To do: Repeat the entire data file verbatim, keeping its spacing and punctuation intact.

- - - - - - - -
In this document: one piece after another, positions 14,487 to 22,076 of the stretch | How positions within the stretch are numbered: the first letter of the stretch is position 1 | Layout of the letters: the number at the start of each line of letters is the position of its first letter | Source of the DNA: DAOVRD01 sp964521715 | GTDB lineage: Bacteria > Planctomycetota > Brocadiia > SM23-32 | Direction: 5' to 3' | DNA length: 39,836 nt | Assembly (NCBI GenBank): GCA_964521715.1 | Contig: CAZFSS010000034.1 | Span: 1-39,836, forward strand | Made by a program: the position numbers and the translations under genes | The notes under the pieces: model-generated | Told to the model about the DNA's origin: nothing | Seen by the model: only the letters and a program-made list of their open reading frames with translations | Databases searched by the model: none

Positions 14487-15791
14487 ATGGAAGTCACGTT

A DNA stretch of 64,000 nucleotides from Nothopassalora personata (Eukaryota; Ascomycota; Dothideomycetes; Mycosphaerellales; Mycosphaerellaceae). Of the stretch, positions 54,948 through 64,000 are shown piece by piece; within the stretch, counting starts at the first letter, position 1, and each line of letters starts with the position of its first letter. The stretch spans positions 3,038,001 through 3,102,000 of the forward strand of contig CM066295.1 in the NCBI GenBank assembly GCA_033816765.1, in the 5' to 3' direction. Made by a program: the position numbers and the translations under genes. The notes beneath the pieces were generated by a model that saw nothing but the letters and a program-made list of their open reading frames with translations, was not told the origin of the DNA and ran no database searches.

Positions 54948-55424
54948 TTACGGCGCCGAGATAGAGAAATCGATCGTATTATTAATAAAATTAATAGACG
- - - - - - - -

In this document: one piece after another, positions 14,487 to 22,076 of the stretch | How positions within the stretch are numbered: the first letter of the stretch is position 1 | Layout of the letters: the number at the start of each line of letters is the position of its first letter | Source of the DNA: DAOVRD01 sp964521715 | GTDB lineage: Bacteria > Planctomycetota > Brocadiia > SM23-32 | Direction: 5' to 3' | DNA length: 39,836 nt | Assembly (NCBI GenBank): GCA_964521715.1 | Contig: CAZFSS010000034.1 | Span: 1-39,836, forward strand | Made by a program: the position numbers and the translations under genes | The notes under the pieces: model-generated | Told to the model about the DNA's origin: nothing | Seen by the model: only the letters and a program-made list of their open reading frames with translations | Databases searched by the model: none

Positions 14487-15791
14487 ATGGAAGTCACGTT

A DNA stretch of 64,000 nucleotides from Nothopassalora personata (Eukaryota; Ascomycota; Dothideomycetes; Mycosphaerellales; Mycosphaerellaceae). Of the stretch, positions 54,948 through 64,000 are shown piece by piece; within the stretch, counting starts at the first letter, position 1, and each line of letters starts with the position of its first letter. The stretch spans positions 3,038,001 through 3,102,000 of the forward strand of contig CM066295.1 in the NCBI GenBank assembly GCA_033816765.1, in the 5' to 3' direction. Made by a program: the position numbers and the translations under genes. The notes beneath the pieces were generated by a model that saw nothing but the letters and a program-made list of their open reading frames with translations, was not told the origin of the DNA and ran no database searches.

Positions 54948-55424
54948 TTACGGCGCCGAGATAGAGAAATCGATCGTATTATTAATAAAATTAATAGACG